Editor's Note

Editors' Note

The old saying has been inverted: today, all politics is global.

By Kenneth Baer and Andrei Cherny

The first decade of this century has been dominated by new kinds of foreign policy concerns that transcend the familiar borders of the world’s nations. From the moment Flight 11 crashed into the World Trade Center, the placidity of the 1990s vanished and a new war against radical Islamist terrorism began. An Inconvenient Truth may have been the most compelling and popular call to action around our warming climate, but the clamoring for action on global climate change is being heard throughout the world–and the crisis’s effects are similarly vast. The sars and avian flu outbreaks have heightened our awareness of global health vulnerabilities. An economy that is as vulnerable to legislation emanating from Washington as it is to pronouncements from the central banks of Asia has made it abundantly clear that the future of our economy begins where our borders end. The boundaries between domestic and foreign policy are not just blurred; they are intertwined. The old saying has been inverted: today, all politics is global.

In this new era, we believe that the response to these challenges must be as novel as the challenges themselves. In a world where text, photos, and video move in an instant, heads of state are voices in a global conversation, speaking to millions of citizens in other countries as easily as they address their own parliaments. In a world where most people now live in democracies and in which millions of others can communicate via cell phone and laptop, foreign policy must realize that ordinary people’s opinions matter and must be considered. Security threats such as terrorism, global warming, and epidemic disease will be surmounted only by the personal action of countless individuals; no longer is an able diplomatic corps or friendly relations among heads of state enough.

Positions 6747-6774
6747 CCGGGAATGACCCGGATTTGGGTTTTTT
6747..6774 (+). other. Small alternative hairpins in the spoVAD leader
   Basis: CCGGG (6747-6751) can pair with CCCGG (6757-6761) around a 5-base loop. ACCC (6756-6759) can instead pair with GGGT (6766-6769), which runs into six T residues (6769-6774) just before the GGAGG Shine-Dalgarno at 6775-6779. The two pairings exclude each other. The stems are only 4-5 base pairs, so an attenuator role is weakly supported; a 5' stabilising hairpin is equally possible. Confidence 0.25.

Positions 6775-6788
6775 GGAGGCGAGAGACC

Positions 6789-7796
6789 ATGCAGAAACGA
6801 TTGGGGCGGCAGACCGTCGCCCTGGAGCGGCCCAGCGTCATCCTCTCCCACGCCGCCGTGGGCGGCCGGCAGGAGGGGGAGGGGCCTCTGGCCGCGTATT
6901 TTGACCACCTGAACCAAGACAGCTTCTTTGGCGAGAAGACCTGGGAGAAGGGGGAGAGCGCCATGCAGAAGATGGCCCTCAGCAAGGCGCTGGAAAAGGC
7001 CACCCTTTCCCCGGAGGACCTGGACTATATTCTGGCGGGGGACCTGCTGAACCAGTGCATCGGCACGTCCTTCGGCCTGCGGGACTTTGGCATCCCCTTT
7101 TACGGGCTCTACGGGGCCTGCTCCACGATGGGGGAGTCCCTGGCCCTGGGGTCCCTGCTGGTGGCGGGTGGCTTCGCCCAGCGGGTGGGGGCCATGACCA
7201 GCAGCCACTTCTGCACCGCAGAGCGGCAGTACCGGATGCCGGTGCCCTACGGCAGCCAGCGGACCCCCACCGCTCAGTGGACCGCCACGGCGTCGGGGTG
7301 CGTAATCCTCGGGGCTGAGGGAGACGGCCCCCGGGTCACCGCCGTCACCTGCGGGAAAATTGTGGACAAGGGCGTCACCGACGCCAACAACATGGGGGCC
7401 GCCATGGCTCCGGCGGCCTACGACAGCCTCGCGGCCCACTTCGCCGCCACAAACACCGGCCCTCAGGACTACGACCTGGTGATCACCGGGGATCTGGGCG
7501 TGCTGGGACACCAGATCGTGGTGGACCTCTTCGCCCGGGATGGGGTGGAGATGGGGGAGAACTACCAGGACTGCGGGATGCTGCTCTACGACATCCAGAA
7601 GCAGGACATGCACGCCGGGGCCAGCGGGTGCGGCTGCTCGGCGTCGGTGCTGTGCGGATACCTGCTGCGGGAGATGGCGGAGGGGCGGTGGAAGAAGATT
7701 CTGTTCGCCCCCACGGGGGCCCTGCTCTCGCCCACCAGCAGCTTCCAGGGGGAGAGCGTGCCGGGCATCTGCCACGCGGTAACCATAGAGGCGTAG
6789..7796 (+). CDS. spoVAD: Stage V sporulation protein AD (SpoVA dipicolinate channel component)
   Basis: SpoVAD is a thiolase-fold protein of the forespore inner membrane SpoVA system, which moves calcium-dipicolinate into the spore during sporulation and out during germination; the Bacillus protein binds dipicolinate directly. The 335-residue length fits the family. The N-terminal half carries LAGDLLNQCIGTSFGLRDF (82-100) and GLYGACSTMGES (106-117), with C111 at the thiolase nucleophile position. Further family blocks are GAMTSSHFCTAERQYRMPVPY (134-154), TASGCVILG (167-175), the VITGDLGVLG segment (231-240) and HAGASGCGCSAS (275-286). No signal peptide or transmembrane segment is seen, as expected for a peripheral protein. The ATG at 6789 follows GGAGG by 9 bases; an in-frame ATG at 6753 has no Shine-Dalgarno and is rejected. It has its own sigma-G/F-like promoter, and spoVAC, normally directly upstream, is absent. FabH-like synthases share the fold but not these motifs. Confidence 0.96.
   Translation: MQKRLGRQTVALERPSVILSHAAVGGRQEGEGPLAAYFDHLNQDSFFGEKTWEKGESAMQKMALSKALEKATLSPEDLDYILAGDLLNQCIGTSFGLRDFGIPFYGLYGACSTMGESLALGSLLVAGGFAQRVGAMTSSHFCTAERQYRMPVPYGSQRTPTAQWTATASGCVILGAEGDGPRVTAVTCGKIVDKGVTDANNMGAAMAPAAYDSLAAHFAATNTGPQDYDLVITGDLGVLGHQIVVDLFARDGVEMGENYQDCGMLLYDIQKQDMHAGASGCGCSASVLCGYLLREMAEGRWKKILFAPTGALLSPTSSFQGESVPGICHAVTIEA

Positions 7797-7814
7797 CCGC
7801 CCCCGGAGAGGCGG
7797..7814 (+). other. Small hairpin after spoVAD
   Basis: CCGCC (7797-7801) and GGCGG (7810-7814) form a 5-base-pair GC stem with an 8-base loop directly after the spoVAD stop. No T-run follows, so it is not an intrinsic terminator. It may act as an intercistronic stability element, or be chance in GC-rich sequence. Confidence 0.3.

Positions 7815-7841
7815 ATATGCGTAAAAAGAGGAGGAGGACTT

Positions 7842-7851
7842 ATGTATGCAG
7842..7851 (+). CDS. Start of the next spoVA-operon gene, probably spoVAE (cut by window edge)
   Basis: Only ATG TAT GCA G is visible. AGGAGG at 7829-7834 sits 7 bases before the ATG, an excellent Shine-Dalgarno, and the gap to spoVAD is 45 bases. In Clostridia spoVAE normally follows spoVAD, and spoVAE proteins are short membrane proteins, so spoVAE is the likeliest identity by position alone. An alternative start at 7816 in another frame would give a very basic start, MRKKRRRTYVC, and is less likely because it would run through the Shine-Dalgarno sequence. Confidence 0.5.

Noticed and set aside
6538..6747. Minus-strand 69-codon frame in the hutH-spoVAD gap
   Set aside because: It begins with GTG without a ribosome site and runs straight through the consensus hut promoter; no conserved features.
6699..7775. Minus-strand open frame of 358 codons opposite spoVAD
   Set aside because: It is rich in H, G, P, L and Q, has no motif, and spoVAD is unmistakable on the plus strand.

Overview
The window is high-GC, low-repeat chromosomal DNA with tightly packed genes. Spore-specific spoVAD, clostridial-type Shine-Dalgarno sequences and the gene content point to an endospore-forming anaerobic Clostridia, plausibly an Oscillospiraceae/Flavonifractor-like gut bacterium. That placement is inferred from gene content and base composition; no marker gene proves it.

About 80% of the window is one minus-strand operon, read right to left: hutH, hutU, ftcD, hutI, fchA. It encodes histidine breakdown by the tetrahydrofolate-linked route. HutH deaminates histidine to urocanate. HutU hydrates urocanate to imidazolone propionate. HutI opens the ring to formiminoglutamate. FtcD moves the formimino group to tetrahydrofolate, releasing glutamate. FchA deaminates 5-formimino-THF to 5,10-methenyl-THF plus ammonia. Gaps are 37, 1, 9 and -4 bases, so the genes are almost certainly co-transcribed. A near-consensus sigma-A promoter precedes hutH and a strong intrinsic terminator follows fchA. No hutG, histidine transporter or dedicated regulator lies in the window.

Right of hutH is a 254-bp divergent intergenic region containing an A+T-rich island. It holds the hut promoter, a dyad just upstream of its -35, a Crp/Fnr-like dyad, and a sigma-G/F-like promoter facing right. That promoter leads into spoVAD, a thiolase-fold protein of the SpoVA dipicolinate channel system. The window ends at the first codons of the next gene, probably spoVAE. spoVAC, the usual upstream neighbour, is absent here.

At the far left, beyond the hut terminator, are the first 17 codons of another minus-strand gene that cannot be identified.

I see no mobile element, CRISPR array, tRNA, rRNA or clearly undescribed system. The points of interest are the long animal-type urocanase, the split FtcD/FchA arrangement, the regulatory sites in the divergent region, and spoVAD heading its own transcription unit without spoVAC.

It is with this belief that we present a collection of articles that explore some of these global challenges through the eyes of the world’s rank-and-file. Fawaz Gerges, a Middle East scholar at Sarah Lawrence College, examines what the world’s Muslims actually think, compares that with what Al Qaeda says they think, and shows how our own conflation of the two affects our foreign policy. Peering into the chat rooms and neighborhoods inhabited by radical Islamists, Andrew Exum brings his unique perspective as a former Army Ranger captain who fought in both Iraq and Afghanistan to the question of what happens when the thousands of jihadists who saw combat in Iraq come marching home to Lebanon, Morocco, London, and Paris.

Moving east, Hu Ping–a courageous leader of the Chinese democracy movement, now living in exile in the United States–helps us understand what people are thinking in China as the world’s eyes turn to that rising power for the Beijing Olympics. In a similar vein, Clay Risen looks at the spectacular new buildings erected in the People’s Republic in anticipation of these games and asks: Should superstar architects be building in such a repressive state?

Writing from the health care projects he runs in Rwanda, Columbia public health professor Josh Ruxin argues that a revolution is needed in global public health, one that puts sound management on par with selfless acts. And Adam Sheingate, an expert on food politics at Johns Hopkins University, peels the wrapper off the global food chain to explain why subsidy policies emanating from Capitol Hill contribute to food riots in Haiti, obesity in America, and starvation in sub-Saharan Africa.

Also in this issue, Ted Nordhaus and Michael Shellenberger, two of the most creative thinkers in the environmental movement, tell us that the Kyoto Protocol is as dead as the mindset that birthed it. To stop global warming, they argue, we need to shift the focus of policymaking away from pollution control to technological innovation. Isabel Sawhill and Emily Monea of the Brookings Institution tear up the intergenerational contract and say that we need to do more for the young, not the old. Penn Law Professor Kermit Roosevelt III examines how judges think–and how they should. Former Marine Colonel T. X. Hammes sketches the military of the future. Stanford’s Henry Greely offers a word of caution to Jamie Metzl’s vision of a genetic arms race [“Brave New World War,” Issue #8], and John Edwards’s former foreign policy adviser, Derek Chollet, assesses where America stands in the world today.

At Democracy, we deal with ideas, but we know firsthand that the world is shaped by people. This April, we lost a dear member of our family. The sudden passing of Adam Solomon, a founding member of our Board of Advisors, was so stunning precisely because he was an individual who was always so full of life. Adam was not only a person of achievement and brilliance, he was–above all else–a man of decency, caring, and warmth. He will be sorely missed.

Kenneth Baer and Andrei Cherny

Kenneth Baer and Andrei Cherny are the founders of Democracy: A Journal of Ideas.

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